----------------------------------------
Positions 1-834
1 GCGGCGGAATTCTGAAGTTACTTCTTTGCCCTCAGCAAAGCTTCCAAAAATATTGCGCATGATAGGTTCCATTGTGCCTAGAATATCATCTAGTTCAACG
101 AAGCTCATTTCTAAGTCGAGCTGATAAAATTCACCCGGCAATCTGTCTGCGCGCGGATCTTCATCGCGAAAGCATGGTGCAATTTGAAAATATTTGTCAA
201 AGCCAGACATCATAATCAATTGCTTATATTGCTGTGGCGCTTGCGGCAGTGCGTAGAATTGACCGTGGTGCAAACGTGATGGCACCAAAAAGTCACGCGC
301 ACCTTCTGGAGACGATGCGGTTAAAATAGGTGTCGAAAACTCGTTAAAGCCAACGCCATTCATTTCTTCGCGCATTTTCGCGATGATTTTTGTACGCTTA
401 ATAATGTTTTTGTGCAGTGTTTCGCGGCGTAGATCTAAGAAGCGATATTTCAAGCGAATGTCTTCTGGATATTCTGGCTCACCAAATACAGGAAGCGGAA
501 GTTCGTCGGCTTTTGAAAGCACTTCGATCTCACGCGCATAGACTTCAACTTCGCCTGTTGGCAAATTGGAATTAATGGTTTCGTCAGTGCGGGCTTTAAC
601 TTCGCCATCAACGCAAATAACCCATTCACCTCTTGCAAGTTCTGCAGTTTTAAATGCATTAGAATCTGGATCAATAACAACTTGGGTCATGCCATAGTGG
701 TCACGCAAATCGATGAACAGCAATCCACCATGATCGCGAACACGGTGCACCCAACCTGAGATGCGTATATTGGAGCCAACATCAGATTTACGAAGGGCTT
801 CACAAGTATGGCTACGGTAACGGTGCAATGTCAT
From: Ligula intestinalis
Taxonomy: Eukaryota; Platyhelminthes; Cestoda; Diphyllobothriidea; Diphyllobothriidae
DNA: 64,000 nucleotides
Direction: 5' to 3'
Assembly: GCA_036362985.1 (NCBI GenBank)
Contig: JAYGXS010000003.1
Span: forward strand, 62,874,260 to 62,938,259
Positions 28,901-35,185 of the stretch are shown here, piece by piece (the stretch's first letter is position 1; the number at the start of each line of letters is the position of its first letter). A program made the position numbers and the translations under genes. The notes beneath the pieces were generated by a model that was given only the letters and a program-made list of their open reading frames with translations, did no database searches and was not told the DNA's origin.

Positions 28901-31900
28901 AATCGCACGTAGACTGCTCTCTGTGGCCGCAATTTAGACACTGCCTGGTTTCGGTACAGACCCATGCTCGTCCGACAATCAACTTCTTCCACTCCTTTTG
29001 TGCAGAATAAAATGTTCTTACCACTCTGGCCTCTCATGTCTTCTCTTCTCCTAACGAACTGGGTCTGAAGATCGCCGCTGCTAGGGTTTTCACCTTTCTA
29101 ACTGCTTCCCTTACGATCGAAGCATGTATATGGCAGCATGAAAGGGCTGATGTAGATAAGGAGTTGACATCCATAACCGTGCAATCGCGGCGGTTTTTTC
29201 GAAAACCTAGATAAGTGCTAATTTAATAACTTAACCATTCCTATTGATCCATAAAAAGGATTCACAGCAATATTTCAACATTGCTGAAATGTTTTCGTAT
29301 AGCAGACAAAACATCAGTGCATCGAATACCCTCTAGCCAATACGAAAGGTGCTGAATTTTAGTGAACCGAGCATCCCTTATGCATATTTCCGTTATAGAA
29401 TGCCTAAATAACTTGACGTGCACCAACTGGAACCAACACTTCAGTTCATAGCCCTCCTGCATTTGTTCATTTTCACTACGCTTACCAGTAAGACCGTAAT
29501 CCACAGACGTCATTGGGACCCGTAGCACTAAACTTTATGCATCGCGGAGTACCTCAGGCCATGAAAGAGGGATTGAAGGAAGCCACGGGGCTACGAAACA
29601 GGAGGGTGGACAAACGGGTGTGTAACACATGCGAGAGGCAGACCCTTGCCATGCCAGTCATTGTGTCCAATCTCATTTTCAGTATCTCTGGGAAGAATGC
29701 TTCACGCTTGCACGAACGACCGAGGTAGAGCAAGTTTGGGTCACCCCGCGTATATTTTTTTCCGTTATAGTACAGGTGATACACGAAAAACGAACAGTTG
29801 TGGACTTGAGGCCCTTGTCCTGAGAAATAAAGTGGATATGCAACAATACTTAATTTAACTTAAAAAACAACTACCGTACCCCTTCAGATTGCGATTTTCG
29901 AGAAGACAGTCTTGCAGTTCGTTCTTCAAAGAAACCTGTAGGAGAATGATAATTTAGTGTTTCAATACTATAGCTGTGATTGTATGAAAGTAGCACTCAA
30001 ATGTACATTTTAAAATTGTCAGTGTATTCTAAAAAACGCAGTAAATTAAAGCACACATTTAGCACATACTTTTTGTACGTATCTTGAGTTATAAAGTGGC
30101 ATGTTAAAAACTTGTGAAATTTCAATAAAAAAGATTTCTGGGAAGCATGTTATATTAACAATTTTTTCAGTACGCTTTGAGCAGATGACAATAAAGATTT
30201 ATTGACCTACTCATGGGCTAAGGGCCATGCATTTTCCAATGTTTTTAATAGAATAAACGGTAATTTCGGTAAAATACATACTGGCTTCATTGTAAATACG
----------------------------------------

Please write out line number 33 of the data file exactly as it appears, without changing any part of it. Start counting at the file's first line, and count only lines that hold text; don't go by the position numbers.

30201 ATTGACCTACTCATGGGCTAAGGGCCATGCATTTTCCAATGTTTTTAATAGAATAAACGGTAATTTCGGTAAAATACATACTGGCTTCATTGTAAATACG